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Send comments or questions to: sjbfco@franciscan.org

ARCHIVES

APRIL 28, 2016

Piecing together

the story of a soul

BY TONI CASHNELLI

Fr. Murray Bodo jokes about the girth of his new book.

“Once I started I kept going,” he says of writing his 380-page autobiography, Gathering Shards: A Franciscan Life (Tau Publishing). “Now I can hardly lift it.” He’s a bit embarrassed about the literary importance implied by such heft. “Maybe we can use it as a doorstop?”

Asked by Tau to record the story of his life and his spiritual journey, he initially declined. “I thought it would single me out as somebody worthy of writing an autobiography,” says Murray, one of our foremost Franciscan writers of prose and poetry. “I felt my life was too ordinary to warrant something like this” – that it would seem pretentious or self-indulgent.

Then, he says, “I realized no life is ordinary, and when I had the opportunity to look at it, I see how extraordinary my own life has been,” from a halcyon childhood in the Southwest through days of doubt about the path he pursued, from friendships that helped him hone his craft to the inspiration he found in his adopted home, Assisi. He also realized, “I could not have written this book when I was younger. There’s a certain clarity that comes [at age 78] you wouldn’t have at the time you’re passing through it.”

Deeply personal

More than anything, Murray’s 32nd book is an appreciation of his parents and the friars, the friends and the places that shaped his spirituality and kindled his creativity. “My parents and others who loved me and believed in me and let me go are the real protagonists of these memories,” he writes in a foreward.

And because Shards is so personal, “It’s the hardest book I’ve ever written,” Murray says. “The scariest thing was self-disclosure. How much do you tell? How deeply do you get into it? I had the most anxiety when I sent it in and realized, people are going to be reading this! I have never felt that vulnerable.”

The book’s title comes from the pieces of Anasazi pottery Murray collected as a boy near the Navajo Reservation in Gallup, N.M. “The following pages, fragmented and flawed though they are, attempt to gather the shards of my life into a metaphorical pottery bowl similar to those I tried (and failed) to assemble,” he writes in a Dedication. Some of his published poems are the tissue binding the sections. “Poetry has been a way to process my inner life,” he explains.

An adventure begins

Pleasant Street Friary in Over-the-Rhine is about as far from Gallup as you can get. But it’s obvious that Murray’s office with its Native American rugs, pottery and panoramic paintings is occupied by a child of the Southwest. During the two years of “immersion” he spent writing Shards, he returned to Colorado and New Mexico, “revisiting the places of my youth. I could feel myself being renewed by the landscape. Someone once said, ‘Every landscape you love is the landscape of your youth.’”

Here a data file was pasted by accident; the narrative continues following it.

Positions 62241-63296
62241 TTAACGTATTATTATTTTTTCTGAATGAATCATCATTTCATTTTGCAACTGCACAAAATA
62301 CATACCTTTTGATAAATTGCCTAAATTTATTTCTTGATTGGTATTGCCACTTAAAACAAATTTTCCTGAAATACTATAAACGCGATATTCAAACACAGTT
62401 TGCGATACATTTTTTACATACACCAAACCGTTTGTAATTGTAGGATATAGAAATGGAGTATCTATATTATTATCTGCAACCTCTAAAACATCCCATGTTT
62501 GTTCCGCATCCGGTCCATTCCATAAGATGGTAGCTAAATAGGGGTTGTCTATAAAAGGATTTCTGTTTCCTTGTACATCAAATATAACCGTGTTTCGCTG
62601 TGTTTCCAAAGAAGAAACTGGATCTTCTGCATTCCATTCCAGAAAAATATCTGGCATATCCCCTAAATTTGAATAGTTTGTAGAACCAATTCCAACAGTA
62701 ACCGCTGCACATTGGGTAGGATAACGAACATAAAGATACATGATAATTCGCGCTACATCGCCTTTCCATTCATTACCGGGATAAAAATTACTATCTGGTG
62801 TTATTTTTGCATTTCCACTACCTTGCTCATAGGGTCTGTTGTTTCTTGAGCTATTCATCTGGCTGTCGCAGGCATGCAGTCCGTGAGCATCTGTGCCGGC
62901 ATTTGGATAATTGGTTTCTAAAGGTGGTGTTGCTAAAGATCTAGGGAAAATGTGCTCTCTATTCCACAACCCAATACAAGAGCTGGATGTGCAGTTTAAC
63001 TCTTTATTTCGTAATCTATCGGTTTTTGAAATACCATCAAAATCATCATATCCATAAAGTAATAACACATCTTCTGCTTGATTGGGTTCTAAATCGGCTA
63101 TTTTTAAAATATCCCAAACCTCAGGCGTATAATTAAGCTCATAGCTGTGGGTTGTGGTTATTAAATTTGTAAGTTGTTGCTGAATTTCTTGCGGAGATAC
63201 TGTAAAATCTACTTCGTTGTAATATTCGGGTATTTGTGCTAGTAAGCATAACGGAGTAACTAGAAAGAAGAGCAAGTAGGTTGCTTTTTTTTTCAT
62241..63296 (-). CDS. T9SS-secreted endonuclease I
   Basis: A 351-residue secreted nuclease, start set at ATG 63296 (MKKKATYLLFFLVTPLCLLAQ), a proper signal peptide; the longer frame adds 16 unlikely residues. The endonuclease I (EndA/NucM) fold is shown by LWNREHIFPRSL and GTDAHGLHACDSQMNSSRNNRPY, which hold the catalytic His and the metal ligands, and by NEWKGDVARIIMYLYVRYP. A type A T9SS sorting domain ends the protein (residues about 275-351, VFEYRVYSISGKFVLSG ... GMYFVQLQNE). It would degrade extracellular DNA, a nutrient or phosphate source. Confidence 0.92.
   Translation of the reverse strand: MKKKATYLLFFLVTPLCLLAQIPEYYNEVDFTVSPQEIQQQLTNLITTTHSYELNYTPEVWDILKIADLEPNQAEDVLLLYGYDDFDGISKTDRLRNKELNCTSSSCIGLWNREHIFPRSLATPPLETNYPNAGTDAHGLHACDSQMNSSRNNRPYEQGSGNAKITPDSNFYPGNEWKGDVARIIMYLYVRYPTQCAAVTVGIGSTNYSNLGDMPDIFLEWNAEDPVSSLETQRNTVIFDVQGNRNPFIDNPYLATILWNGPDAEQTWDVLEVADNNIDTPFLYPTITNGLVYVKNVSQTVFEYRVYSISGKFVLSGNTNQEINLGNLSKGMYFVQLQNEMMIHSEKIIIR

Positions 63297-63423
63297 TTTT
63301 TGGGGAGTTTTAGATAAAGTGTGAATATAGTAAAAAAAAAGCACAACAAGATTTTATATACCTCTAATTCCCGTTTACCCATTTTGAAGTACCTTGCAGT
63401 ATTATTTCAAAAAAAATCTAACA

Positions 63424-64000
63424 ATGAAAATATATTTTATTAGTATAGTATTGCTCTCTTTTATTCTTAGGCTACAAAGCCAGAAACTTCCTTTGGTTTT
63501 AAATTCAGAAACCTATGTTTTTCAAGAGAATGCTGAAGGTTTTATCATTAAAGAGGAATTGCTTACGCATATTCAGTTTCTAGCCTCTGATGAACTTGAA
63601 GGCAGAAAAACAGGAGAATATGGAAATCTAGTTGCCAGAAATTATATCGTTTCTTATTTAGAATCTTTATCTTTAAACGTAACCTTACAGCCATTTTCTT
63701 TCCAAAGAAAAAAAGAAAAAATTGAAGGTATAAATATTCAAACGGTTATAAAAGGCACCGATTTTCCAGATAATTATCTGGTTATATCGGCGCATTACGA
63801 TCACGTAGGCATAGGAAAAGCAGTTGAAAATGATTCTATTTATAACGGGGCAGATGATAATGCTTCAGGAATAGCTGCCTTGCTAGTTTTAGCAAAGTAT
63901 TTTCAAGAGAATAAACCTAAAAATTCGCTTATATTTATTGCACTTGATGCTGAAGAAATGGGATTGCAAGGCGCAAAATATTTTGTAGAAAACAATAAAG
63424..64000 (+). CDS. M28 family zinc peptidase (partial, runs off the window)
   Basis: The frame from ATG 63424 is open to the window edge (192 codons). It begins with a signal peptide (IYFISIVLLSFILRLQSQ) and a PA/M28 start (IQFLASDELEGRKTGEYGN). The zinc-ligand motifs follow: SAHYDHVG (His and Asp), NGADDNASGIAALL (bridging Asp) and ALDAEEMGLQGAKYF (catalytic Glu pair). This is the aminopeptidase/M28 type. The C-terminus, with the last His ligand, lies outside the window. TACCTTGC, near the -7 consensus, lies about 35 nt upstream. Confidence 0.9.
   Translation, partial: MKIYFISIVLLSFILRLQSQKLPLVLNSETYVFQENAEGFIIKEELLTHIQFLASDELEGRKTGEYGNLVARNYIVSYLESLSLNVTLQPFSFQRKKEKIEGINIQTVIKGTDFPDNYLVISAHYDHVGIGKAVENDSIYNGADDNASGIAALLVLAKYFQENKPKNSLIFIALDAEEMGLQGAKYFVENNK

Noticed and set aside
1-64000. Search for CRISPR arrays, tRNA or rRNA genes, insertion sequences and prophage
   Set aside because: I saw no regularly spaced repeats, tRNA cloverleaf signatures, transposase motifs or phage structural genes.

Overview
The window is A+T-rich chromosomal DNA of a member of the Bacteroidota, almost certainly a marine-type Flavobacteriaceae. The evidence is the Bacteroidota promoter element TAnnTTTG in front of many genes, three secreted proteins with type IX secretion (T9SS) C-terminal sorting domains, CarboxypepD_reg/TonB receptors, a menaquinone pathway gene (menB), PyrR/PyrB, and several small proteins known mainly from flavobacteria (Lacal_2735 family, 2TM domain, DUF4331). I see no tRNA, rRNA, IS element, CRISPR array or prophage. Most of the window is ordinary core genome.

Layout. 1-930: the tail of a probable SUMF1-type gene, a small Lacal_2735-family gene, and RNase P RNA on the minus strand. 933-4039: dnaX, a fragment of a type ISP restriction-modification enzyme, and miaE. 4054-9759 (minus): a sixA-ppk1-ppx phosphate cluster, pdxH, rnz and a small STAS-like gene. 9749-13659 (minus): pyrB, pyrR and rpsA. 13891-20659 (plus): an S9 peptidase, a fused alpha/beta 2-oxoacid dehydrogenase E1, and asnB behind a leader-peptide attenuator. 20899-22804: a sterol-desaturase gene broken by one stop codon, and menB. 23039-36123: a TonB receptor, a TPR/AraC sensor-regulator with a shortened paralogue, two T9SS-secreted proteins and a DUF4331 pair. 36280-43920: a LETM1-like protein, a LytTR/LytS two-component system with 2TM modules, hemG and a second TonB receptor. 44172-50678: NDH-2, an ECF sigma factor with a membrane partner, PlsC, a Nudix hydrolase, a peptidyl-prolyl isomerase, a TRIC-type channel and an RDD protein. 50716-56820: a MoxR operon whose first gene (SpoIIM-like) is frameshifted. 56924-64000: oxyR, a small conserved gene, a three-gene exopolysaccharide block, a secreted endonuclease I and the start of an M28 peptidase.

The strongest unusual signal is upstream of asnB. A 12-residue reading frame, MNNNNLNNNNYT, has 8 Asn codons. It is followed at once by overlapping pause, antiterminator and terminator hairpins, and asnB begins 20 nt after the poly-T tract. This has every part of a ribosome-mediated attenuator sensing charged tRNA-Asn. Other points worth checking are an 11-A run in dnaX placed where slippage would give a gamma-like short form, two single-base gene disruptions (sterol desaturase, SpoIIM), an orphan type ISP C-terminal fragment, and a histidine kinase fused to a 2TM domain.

The first segment of Shards, a narrative of childhood, is so vividly drawn it’s like stepping into one of the cowboy movies to which young Murray was addicted. Mom Polly and Dad Louie led quietly remarkable lives, as did many hard-working parents tested and tempered by the Great Depression and World War II. What’s striking and relatable is how lovingly Murray describes their sacrifices – and the guilt and gratitude he still feels so deeply. Imagine letting your only child leave home at the age of 14, watching him board a Greyhound bus bound for a seminary 1,500 miles away.

“I was 14 years old; it was a great adventure,” says Murray. “From the time I was 14 I’ve been a pilgrim, away from my roots. The pilgrim spirit is something very congenial to me. I am truly the itinerant friar.”

Though it’s the story of a soul, Gathering Shards is grounded in relationships. “If I only wrote about mystical experiences, that’s a pretty short book because we live an incarnational life.”

Through darkness

He writes candidly of his spiritual isolation as a Franciscan novice: “It was as if Jesus stood for the last time at the door of my soul and left without even saying goodbye. And no amount of prayer or fasting seemed able to bring him back.” Providentially, Novice Master Benno Heidlage came to his rescue. “Fr. Benno intuitively grasped the story of woe I shared with him; and having been there himself as a young friar, he empathized with the depression into which I’d sunk and deftly led me through this dark night of the soul with compassion and prudent counsel.”

As often happens in Murray’s life, the right person was there at the right time. “One of the things that helped me [write the book] was three long sections about the people who influenced me,” he says. Chapters are devoted to “those exceptional others” who were friends and mentors: poets Denise Levertov and Herbert Lomas, and Fr. Francis Harpin, who taught Murray about “authentic prayer” in Assisi.

He dreamed of returning to the Southwest as a missionary, but the Lord had other plans. Eventually, Murray found himself through teaching. “I realized I had more gift for doing what I was doing than as a missionary.” Ironically, “By doing obedience I found parts of myself. This became my familiar world, but it has never had the emotional or archetypal pull the Southwest has had for me. As a teacher I took the summers ‘off’ to be in Assisi” as a guide for pilgrims. “So in some ways, I was fulfilling my desire to be a missionary.”

Since 1972 when Murray wrote Francis: The Journey and the Dream, the book that made him famous, Assisi has been “a place vital to my spiritual, emotional and creative life….it clings to me the way this Umbrian hill town clings to a spur of Mount Subasio…”